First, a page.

A two-time Cabinet minister, she was best known in France for leading the heated battle to legalize abortion in the 1970s. France's abortion rights law is still known four decades later as the "Loi Veil," and she called it her proudest accomplishment. In a country where many women are hesitant to call themselves feminists, Veil embraced the label. She saw herself as an advocate for the downtrodden, and devoted much of her early career to improving conditions in French prisons.
Later, she became one of the most visible faces of France's dwindling community of Holocaust survivors and spoke passionately about the need to keep the memory alive.
Veil said it was her experiences in the Nazi concentration camps that made her a firm believer in the unification of Europe. Her own rise from former deportee to the head of the European Parliament was a potent symbol of that sought-after peace, she said.
Born Simone Jacob in Nice, France on July 13, 1927, she was one of four children. Her father worked as an architect until a 1941 law by France's collaborationist Vichy government forced him — and other Jews — out of the profession.
In March 1944, the Gestapo arrested and deported Veil, her parents, and all but one of her siblings. Then 16-year-old Veil, her sister, and mother ended up at the Auschwitz-Birkenau's death camps. Her father and brother were sent to a camp in a Baltic country. They were never seen again.
Young and healthy when she entered Birkenau, Veil caught the eye of a Polish woman who helped run the camp. The woman told her she would help her survive.
She sent Veil, her mother, and sister to work at a Siemens factory outside the camp. Later, Veil was transferred to work in an SS kitchen, where she was able to pilfer bits of food for her mother.
Her efforts were in vain. Veil's mother died of typhus at the Bergen-Belsen camp. Her sister survived, returning to France with Veil after the war.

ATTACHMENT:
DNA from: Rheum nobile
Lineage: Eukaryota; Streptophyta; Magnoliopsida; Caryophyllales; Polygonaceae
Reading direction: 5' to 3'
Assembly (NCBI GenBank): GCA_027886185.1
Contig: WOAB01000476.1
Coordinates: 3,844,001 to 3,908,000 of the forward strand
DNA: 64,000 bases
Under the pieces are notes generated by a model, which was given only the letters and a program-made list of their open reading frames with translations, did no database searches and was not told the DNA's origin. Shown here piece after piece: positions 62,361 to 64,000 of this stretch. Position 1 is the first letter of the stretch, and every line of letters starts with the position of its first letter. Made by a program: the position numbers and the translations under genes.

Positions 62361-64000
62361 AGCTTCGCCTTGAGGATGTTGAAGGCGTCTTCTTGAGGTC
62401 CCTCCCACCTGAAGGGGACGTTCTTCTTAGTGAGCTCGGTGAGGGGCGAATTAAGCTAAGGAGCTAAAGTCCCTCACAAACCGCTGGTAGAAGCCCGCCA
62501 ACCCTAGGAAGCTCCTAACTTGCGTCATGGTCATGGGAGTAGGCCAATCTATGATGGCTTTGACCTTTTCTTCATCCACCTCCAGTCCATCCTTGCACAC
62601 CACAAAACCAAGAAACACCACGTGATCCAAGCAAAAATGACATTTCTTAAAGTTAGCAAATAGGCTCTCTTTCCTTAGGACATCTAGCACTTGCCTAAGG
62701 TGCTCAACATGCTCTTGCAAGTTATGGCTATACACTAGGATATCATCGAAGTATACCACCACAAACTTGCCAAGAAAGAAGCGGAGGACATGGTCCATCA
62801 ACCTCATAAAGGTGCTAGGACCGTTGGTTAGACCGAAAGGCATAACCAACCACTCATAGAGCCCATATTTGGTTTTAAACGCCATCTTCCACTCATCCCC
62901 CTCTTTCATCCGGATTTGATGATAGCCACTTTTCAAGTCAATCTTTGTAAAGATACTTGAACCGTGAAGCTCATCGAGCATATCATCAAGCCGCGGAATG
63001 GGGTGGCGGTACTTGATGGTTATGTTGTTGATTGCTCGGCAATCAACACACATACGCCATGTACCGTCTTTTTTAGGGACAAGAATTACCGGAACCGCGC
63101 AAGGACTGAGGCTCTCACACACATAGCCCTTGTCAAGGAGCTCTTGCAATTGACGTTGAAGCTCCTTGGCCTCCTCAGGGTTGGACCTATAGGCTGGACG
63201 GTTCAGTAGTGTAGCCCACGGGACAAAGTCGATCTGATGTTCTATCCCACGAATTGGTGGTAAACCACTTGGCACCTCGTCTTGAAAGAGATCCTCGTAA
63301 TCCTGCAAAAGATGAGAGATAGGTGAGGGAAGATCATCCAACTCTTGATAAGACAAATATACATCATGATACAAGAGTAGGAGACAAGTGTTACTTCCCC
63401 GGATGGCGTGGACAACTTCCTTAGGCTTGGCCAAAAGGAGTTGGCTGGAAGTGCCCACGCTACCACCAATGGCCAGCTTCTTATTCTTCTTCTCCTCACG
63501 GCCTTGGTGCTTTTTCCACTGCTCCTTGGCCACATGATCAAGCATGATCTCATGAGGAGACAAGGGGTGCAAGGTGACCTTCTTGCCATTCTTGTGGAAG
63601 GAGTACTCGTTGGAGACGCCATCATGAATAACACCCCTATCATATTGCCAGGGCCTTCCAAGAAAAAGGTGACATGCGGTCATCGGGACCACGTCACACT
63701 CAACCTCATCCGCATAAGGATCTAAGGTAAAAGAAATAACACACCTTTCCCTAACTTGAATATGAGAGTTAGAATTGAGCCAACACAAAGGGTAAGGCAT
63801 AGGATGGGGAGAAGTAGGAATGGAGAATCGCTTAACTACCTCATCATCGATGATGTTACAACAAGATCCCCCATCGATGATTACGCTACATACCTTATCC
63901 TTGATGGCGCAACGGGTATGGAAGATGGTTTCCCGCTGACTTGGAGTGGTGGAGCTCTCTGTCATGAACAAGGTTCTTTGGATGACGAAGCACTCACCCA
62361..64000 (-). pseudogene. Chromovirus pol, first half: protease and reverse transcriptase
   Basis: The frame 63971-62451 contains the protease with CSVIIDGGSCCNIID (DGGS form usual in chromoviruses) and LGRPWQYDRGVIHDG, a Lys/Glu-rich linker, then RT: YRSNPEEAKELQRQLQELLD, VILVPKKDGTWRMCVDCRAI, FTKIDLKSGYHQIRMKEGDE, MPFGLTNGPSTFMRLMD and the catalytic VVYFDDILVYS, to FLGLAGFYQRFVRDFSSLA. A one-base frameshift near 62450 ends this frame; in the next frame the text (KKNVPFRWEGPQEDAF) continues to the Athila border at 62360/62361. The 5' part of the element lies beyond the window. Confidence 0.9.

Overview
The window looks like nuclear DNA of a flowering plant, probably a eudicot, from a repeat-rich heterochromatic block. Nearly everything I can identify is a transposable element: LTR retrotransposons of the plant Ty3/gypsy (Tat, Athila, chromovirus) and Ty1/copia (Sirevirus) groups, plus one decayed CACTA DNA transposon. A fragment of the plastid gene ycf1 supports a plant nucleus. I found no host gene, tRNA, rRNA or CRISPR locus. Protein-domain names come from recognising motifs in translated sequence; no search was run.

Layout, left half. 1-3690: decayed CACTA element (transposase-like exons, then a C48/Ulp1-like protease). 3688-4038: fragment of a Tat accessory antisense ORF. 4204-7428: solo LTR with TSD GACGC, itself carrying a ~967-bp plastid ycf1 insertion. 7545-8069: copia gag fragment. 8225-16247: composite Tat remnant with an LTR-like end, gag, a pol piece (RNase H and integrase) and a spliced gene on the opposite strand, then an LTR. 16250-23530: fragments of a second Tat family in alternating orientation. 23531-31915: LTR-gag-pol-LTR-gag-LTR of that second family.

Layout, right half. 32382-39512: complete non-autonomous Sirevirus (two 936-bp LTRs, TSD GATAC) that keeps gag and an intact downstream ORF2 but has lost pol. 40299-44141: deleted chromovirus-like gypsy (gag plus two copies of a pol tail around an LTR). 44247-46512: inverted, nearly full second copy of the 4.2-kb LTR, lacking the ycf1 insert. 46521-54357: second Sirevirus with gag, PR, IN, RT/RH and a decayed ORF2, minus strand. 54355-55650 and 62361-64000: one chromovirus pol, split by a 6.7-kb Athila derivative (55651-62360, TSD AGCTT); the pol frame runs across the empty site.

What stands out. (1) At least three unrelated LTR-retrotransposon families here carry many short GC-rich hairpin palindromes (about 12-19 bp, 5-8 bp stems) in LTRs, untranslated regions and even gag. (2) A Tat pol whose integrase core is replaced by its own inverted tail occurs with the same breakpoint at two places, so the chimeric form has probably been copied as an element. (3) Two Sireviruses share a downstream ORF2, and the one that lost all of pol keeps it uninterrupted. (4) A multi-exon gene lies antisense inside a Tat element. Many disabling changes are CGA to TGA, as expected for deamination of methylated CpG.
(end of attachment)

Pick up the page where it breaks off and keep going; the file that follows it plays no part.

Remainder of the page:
Upon her return, Veil pursued a law degree at Paris' prestigious Institut d'Etudes Politiques. There, she met Antoine Veil, a public servant, and the two married in 1946.
She became a judge and worked for seven years in France's department of corrections, where she fought to improve prison conditions.
In 1974, President Valery Giscard d'Estaing plucked her out of relative obscurity, appointing her health minister — to her surprise. The appointment thrust her into the center of the fight over abortion, which Giscard d'Estaing had pledged to legalize.
The most visible proponent of the controversial legislation, Veil quickly became the target of vicious, personal attacks as the battle over the bill raged on the floor of the legislature. One anti-abortion lawmaker's comment that Veil "wanted to send children to the ovens" famously reduced her to tears.
In 1979, Veil ran in the European Parliament's first popular elections on the Center for Europe party ticket. Fellow lawmakers elected her president, making her the first woman to head the legislature. She served as president until 1982 and remained in the Parliament until 1993.
She then served again as health minister from 1993 to 1995, under Prime Minister Edouard Balladur.
Veil returned to Auschwitz to commemorate the 60th anniversary of its liberation in January 2005. By then, Auschwitz "was just a bunch of crumbling buildings," she told the AP in 2007. "Without the people doing the killing, it was no longer a frightening place."
Veil's political popularity took a bruising when she came out in support of conservative Nicolas Sarkozy in the 2007 presidential elections. Critics lashed out at Veil for endorsing a candidate known for his tough stance on illegal immigration and who created a Ministry of Immigration and National Identity.
Veil said she was surprised by the attacks but largely shrugged them off. More than 30 years after the abortion battle, she said she still got hate mail on the issue.
"I am used to such abuse," Veil said.
In 2010, she was inducted into the Academie Francaise, becoming the sixth woman to join the guardian of the French language since it was founded in 1635.